Navigate to Community section

Summer in Chicago

A dispatch from the bluest city in America

Clayton Fox
July 03, 2023

I’m guiltier than sin and our apartment is a cave of self-incrimination so I get going. It’s summer now and even in Chicago, this arctic prairie curiosity (fucking lunatic Jean Baptiste Point du Sable chose to settle this place, well good for him, he made some moolah) the sun is out, and it’s hot. Hot enough for me to wear my Sade muscle-tee, which I only wear when I’m feeling wiry and which I always hope will buy me a compliment, or at least camaraderie from fellow devotees of luminous songs about love.

I’ve got a lot on my mind: the exploitation of our military, the final collapse of Western art, the impending financial calamity, the inevitable and already prophesied “disease X” pandemic, Putin’s nuclear option, whether or not my girlfriend and I are going to get married, move to Nashville, have kids, or none of the above, whether she deserves someone who lives in more clarity—who can give her that wonderfully masculine illusion of certainty that I once described to a female friend as the difference between the men who are rocks and the ones who are feathers.

Almost immediately it hits me: hot, sweaty, big city tension. People are pissed. Something is wrong. I take my usual route. Within 90 seconds, as if in a tourist’s fever dream of Chicago, I pass two young women screaming at each other across the roof of their car parked by the side of the road. “I’ll fuck you up, bitch!” “Let’s go! Let’s go. You wanna go? Come on!”

Long strides. I’m walking behind a young man now, with his dog. The guy’s oddly slow, with a lumbering gait, energy off, disturbed. I don’t want to pass him. I don’t want him to see me. I cross the street. Fuck this.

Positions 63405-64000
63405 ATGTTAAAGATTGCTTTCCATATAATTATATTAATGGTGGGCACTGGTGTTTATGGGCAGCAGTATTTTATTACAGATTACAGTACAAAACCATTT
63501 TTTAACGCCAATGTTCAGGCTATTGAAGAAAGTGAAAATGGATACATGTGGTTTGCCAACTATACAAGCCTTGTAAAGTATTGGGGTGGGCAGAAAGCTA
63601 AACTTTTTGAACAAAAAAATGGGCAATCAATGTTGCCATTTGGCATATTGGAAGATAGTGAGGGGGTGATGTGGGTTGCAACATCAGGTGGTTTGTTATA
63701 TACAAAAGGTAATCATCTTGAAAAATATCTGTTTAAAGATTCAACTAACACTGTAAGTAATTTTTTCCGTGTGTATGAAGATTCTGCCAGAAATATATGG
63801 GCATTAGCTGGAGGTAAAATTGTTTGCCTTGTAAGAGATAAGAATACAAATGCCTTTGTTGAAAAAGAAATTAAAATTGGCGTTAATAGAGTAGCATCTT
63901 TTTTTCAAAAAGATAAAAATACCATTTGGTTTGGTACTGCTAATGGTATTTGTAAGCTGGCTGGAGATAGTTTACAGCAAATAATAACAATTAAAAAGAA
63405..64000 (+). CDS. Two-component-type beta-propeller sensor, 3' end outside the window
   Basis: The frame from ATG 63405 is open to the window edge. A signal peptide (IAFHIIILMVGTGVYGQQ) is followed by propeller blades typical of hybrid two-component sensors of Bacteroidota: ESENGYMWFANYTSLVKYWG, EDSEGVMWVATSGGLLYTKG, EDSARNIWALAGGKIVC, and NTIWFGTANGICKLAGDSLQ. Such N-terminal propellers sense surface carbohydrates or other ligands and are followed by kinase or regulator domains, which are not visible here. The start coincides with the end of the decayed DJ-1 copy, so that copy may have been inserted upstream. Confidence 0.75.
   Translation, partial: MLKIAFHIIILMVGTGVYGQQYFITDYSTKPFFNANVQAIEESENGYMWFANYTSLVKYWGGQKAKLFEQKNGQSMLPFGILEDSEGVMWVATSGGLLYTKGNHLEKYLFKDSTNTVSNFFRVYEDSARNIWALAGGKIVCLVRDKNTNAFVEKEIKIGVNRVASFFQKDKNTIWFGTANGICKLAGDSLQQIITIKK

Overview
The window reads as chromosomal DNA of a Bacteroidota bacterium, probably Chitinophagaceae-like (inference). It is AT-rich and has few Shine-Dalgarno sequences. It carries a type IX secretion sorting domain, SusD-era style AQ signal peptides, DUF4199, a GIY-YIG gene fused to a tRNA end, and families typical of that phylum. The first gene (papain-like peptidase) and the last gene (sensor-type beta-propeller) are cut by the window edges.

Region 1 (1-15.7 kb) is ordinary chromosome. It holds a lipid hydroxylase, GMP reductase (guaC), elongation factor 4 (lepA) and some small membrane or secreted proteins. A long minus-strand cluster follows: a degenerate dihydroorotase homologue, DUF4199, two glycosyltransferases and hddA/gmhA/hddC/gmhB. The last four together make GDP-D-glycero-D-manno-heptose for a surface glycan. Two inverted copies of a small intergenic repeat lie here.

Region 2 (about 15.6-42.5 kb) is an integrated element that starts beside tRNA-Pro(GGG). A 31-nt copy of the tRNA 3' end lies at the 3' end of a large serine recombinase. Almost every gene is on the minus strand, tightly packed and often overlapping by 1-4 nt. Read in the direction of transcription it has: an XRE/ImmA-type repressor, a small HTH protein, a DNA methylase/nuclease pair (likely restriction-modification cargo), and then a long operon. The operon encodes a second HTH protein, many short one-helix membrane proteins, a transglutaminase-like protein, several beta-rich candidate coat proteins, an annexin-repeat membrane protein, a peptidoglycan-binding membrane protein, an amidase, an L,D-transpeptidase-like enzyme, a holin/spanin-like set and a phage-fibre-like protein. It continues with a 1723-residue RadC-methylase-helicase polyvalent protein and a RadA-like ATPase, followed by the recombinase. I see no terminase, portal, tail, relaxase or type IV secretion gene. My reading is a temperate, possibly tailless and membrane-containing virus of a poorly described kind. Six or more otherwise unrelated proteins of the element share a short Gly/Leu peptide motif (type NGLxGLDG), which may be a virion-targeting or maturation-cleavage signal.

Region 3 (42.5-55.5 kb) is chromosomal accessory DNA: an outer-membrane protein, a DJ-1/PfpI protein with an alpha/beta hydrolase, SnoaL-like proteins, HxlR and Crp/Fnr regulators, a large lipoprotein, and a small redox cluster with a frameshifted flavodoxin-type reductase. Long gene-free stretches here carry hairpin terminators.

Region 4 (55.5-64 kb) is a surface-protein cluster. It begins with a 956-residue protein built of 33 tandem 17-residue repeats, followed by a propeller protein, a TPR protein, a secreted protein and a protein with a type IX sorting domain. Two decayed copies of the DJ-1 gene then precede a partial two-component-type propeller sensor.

I head to the grocery store. We need tortillas and coffee and eggs. At the checkout counter it’s not some sweet old lady asking how my day is going—not even a miserable but tenacious middle-aged lady operating with brutal efficiency, prompting me to punch in my phone number for the discounts. It’s a kid. A young guy. Twenty-something. Hideous tattoos. Hideous piercings. Glazed eyes. Catatonic. Mumbling. Painted nails. Satanic vibes. The woman behind me is impatient, shouting questions about her water bottle price before I’ve even paid.

Then I’m at the coffee shop with a friend, outside on the patio enjoying the sun, in a neighborhood like so many in Chicago, festooned with Black Lives Matter yard signs and Ukrainian flags, discussing the clusterfuck zeitgeist which now equates a hand on a thigh with sexual assault. Those are different things, I am saying, and the perpetrators ought to be dealt with accordingly, but this is too much for the woman sitting two tables down who starts off nasty, going right for the jugular. “White men shouldn’t even be discussing this. It’s disgusting. Only women of color should even get to talk about this!” We hadn’t mentioned race at all and she was, of course, white. After shouting at us long enough that passersby stopped to watch, she departed, pulling on her St. Bernard while pointing at me over and over while shouting, “OK little white boy! OK little white boy! OK little white boy!”